Statement of FISA Sports Medicine Commission: Biological Effects of Testosterone
Stellungnahme der FISA Sportmedizin-Kommission: Biologische Effekte von Testosteron
The biological effects of testosterone on sexual differentiation and development and growth are well-established by in vitro and in vivo studies in animals and humans. Some beneficial effects of testosterone on muscle mass, strength, and sports performance have also been reported.
Because of the general and substantial effects of testosterone, there are only a few human interventional studies of testosterone supplementation in healthy males testing strength and exercise performance effects in a prospective, randomized double- blinded approach. There have been such studies in hypogonadal men demonstrating that testosterone supplementation confers anabolic benefits to muscle mass and increased strength. Cross-sectional studies have also found a correlation among muscle mass, strength, performance, and testosterone levels in men.
There have been studies of exogenous testosterone supplementation in females with and without oophorectomy that have demonstrated testosterone dose and serum concentration-dependent improvements in muscle mass, strength, and exercise performance. Cross-sectional studies of athletes have also correlated athletic performance with testosterone levels.
Prospective pharmacological studies of testosterone in elite male or female athletes will likely not be permitted because of doping regulations and because performance enhancement is not considered an ethical impetus for pharmaceutical clinical trials.
Because of conservation of the hormonal cellular response systems throughout evolution (e.g., hormone and hormone receptor structure, signaling pathways), the existing animal, human, and in vitro studies support the complex effects of testosterone, justifying the inclusion of androgens in the WADA prohibited list. Testosterone effects not only include those involving muscle growth, strength, and performance, but also include exercise recovery, mood state, motivation, and immune function. In developmental phases, testosterone drives differentiation of many tissues (e.g., muscle, nerves, and bone) and has effects on body height, body weight, brain function, bone mass, and other outcomes.
In conclusion, the FISA Sports Medicine Commission, in acknowledgement of the scientific and medical literature, see an important role of testosterone for performance, training, and regeneration in rowing and therefore supports the listing of testosterone in the WADA prohibited list (International Standard). Some selected readings regarding the effects of testosterone are provided below.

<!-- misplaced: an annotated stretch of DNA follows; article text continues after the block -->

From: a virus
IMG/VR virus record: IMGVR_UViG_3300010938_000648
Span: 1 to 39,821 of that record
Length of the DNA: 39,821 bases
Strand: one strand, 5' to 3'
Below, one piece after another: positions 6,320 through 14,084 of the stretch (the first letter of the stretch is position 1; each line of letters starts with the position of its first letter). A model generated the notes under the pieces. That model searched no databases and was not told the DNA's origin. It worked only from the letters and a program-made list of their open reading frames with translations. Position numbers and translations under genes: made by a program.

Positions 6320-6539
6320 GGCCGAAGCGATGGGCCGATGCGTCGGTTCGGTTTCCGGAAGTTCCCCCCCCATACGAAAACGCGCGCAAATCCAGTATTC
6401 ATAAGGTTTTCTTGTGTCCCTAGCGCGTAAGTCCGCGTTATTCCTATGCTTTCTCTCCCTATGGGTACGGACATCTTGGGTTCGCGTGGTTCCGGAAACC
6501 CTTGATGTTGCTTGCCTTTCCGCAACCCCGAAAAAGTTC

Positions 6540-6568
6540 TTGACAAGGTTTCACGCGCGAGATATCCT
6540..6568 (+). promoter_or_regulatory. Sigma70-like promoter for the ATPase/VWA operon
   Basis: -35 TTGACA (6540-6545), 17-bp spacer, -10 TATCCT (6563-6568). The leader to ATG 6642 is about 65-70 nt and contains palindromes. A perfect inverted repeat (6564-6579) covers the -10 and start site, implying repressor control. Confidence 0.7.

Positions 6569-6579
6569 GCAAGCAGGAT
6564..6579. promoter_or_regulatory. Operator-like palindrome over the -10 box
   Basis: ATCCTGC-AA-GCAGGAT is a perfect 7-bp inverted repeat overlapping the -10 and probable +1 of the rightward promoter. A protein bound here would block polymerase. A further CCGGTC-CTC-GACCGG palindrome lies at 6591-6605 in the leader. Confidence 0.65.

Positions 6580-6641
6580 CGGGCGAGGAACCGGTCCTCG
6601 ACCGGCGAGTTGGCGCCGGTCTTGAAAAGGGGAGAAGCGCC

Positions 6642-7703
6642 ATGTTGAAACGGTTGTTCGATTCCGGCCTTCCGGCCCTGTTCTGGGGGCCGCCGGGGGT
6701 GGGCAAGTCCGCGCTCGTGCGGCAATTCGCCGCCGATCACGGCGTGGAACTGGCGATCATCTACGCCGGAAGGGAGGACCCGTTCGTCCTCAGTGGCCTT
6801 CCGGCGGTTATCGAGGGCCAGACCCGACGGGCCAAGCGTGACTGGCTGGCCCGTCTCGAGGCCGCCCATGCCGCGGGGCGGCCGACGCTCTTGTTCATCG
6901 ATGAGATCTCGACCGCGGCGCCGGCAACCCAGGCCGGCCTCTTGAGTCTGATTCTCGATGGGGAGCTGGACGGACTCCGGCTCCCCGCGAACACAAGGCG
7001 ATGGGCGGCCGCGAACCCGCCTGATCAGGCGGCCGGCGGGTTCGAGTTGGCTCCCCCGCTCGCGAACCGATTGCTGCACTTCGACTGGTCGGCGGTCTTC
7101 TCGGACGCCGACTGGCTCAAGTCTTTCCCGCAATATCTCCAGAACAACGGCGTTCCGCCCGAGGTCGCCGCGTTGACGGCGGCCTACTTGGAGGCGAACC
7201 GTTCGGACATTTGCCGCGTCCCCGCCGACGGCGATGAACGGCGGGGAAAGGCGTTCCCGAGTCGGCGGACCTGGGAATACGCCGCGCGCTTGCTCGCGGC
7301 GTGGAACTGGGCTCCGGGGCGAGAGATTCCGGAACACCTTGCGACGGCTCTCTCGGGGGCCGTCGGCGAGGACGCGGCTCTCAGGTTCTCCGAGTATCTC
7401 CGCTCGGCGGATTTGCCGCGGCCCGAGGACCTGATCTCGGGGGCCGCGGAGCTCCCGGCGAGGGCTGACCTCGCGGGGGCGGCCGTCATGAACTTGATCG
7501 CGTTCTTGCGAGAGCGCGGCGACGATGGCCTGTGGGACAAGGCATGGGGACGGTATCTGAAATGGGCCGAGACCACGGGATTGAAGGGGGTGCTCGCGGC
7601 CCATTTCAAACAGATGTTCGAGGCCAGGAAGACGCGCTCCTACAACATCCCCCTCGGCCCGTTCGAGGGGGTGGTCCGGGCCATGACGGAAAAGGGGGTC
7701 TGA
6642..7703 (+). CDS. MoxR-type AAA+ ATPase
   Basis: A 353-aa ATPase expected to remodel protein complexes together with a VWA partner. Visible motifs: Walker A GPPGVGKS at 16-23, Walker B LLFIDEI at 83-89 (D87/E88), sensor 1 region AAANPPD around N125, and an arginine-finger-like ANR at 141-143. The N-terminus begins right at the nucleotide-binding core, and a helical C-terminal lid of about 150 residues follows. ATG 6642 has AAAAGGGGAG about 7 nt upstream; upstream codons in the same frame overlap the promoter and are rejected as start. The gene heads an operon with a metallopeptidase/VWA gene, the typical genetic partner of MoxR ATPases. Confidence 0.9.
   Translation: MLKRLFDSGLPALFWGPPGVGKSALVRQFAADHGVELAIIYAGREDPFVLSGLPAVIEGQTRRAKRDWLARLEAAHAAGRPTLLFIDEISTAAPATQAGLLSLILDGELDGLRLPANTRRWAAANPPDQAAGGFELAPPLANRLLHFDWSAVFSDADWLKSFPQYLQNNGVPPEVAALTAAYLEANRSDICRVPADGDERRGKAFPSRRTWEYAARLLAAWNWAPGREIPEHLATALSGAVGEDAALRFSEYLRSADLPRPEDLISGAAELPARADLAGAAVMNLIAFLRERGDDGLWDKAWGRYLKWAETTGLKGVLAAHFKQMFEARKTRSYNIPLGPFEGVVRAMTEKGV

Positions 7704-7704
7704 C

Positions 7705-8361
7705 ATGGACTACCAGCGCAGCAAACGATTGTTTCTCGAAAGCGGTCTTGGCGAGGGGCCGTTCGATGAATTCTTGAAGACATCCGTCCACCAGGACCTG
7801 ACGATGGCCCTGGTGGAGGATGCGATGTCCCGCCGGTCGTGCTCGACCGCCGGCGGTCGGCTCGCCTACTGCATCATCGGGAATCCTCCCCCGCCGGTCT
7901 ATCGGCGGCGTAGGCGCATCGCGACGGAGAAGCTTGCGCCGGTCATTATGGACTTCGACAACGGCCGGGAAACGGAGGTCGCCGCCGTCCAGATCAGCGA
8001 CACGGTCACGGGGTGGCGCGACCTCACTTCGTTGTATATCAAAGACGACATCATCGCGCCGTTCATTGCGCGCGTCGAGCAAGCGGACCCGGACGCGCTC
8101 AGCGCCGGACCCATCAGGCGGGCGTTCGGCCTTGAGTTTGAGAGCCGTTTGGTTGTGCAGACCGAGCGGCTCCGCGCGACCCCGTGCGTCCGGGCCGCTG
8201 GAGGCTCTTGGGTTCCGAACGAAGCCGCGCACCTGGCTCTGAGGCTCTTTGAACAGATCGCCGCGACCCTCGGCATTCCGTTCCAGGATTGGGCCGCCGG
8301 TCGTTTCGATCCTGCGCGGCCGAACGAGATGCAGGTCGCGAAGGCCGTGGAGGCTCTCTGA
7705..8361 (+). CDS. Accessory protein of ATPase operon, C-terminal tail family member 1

After recent public discussions and a request of the CAS to justify the biological effects of testosterone on performance, the FISA Sports Medicine Commission summarizes in this short statement the effects of testosterone on development, sex differentiation, many bodily functions, and performance.
This statement was drafted by Dr. Jürgen Steinacker and Dr. Kathryn E. Ackerman, it was revised and approved by the members of the FISA Sports Medicine Commission.
Conflict of Interest
The authors have no conflict of interest.
- Androgens and athletic performance of elite femaleathletes. Curr Opin Endocrinol Diabetes Obes. 2017; 24: 246-251.
- The effectsof supraphysiologic doses of testosterone on muscle size andstrength in normal men. N Engl J Med. 1996; 335: 1-7.
- CirculatingTestosterone as the Hormonal Basis of Sex Differences inAthletic Performance. Endocr Rev. 2018; 39: 803-829.
- Sex differences in athletic performance emergecoinciding with the onset of male puberty. Clin Endocrinol (Oxf).2017; 87: 68-72.
- TestosteroneDose-Response Relationships in Hysterectomized Women withand without Oophorectomy: Effects on Sexual Function, BodyComposition, Muscle Performance and Physical Function in aRandomized Trial. Menopause. 2014; 21: 612-623.
- Comparison of protein anabolic property ofvarious androgens in the castrated rat. Am J Physiol. 1949; 160:53-61.
- Testosterone-induced increase in muscle size in healthyyoung men is associated with muscle fiber hypertrophy. AmJ Physiol Endocrinol Metab. 2002; 283: E154-64.
Chai of FISA Sports Medicine Commission
Division of Sports and Rehabilitation
Medicine, University Hospital Ulm
Leimgrubenweg 14, 89075 Ulm